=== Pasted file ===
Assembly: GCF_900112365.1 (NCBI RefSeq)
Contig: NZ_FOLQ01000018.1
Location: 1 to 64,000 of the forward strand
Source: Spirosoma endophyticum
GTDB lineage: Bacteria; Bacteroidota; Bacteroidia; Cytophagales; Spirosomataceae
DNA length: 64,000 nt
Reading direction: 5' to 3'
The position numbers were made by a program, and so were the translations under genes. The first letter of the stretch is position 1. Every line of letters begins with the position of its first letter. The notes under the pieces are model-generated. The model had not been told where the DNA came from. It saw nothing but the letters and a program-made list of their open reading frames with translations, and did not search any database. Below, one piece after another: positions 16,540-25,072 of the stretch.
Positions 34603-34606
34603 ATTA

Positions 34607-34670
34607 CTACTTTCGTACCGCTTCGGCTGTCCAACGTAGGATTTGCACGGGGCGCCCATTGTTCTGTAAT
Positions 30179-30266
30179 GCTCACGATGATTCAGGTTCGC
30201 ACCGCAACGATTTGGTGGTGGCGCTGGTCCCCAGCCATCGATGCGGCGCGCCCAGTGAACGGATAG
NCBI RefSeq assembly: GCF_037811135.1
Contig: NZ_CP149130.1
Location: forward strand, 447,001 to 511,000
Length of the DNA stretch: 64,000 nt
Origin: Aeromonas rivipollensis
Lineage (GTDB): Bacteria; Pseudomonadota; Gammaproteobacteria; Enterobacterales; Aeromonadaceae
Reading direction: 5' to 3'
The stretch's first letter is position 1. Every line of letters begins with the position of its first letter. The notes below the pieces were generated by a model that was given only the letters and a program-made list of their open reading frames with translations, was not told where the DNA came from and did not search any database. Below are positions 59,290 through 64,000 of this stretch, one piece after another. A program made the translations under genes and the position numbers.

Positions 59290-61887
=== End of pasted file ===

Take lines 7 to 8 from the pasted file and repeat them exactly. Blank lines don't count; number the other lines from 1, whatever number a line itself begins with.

Reading direction: 5' to 3'
The position numbers were made by a program, and so were the translations under genes. The first letter of the stretch is position 1. Every line of letters begins with the position of its first letter. The notes under the pieces are model-generated. The model had not been told where the DNA came from. It saw nothing but the letters and a program-made list of their open reading frames with translations, and did not search any database. Below, one piece after another: positions 16,540-25,072 of the stretch.